how do i find the derivative of f(x) = e^(1-2x^2) + ln (3-e^-4x)?

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how do i find the derivative of f(x) = e^(1-2x^2) + ln (3-e^-4x)?

Mathematics
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i need the answer...my exam is tomorrow! please help :(
ok i can help u
do u need the method or just theanswer

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Other answers:

the method please
ok here it goes d/dx(e^(1-2x^2)) is -4xe^(1-2x^2) because d/dx(e^f(x)) is e^(x)*d/dx(f(x)
here f(x) is 1-2x^2 therefore d/dx(1-2x^2) is -4x
then d/dx(ln(3-e^-4x) is 4e^-4x/(3-e^-4x)
because d/dx(log(f(x)) is (1/f(x))*d/dxf(x)
where f(x) is (3-e^-4x)
so the answer is -4xe^(1-2x^2)+4e^-4x/(3-e^-4x)
what theorem or rules apply to this type of problem?
first of all d/dx(a+b) is da/dx+db/dx where a is e^(1-2x^2) and b is ln(3-e^-4x
first of all d/dx(a+b) is da/dx+db/dx where a is e^(1-2x^2) and b is ln(3-e^-4x)
Maybe this will help: the derivative of e ^ (stuff) = e ^ (stuff) * (derivative of that stuff) the derivative of ln (stuff) = 1/(stuff) * (derivative of that stuff)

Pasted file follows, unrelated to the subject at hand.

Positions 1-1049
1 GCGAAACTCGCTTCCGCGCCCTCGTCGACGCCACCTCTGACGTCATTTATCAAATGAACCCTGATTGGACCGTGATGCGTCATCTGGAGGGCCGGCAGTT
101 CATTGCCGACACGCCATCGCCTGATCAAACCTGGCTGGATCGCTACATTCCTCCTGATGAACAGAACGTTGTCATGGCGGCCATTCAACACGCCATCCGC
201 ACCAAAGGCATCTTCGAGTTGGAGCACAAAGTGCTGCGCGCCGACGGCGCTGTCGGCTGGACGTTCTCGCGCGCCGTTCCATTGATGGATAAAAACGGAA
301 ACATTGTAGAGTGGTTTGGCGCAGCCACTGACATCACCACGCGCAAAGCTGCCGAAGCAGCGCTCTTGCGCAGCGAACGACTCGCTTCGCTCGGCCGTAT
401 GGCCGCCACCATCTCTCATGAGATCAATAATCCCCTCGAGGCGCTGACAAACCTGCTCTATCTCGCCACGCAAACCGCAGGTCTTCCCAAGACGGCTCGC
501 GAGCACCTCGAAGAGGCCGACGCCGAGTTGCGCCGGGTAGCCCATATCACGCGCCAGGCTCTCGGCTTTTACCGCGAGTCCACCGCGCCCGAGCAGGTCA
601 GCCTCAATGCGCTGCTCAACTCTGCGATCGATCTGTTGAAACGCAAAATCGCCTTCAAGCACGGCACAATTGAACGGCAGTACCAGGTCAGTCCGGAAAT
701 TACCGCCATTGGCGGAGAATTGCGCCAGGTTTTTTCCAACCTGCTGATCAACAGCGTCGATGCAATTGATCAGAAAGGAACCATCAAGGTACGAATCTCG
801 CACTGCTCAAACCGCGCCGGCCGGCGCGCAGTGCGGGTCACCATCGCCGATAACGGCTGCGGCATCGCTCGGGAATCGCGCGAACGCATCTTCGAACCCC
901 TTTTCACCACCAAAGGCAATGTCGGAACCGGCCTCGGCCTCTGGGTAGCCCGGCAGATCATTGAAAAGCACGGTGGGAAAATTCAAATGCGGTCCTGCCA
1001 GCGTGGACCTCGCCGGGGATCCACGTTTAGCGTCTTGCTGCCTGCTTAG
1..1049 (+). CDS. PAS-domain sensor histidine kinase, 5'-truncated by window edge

yes exactly
And as dipin said, if you have the derivative of things added or subtracted, you just take each derivative as you come across it. So derivative of (A + B) = derivative of A + derivative of B
It's just a big ugly when you have to type these things instead of write them by hand. :)
so we just solve the e^stuff and ln^stuff and then add them?
yes,that's ll
i just get confused because of the logs, e's, and ln's.
If you can just try to step back and see the overall structure of the question (ignoring the specific bits), sometimes that helps
one thing u have to remember is d/dx of e^x is e^x and d/dx of log x is 1/x
Once you know the derivative of e^(stuff) = e^(stuff) * (derivative of that stuff), then you can make the stuff as complicated as you want, and you still have a basic framework for solving the question. (Of course, assuming all the proper variables like the derivative we're taking is dy/dx and the function is expressed in terms of x (or x and y, if you're there yet))
for example e^4x is e^4x*d/dx(4x) which is 4e^4x
You don't even have to remember d/dx e^x = e^x, if you don't want to, because if you follow the pattern, you'll get there anyway. e^x just the special case where the (stuff) is x. And the derivative of x = 1. So, you get e^x * 1 when you take the derivative with respect to x. That's the nice thing about following the rules. :)
And then, you just clean it up like dipin does, usually writing it cleanly and compactly
d/dx(1-2x^2) will be -2*2*x which is -4x and we have a e^(stuff) there
oh! can i still stuff you guys into my head during the exam? :)
anyways gud luck for ur exam.
haha thanks for everything!
Yes, good luck!
thank you

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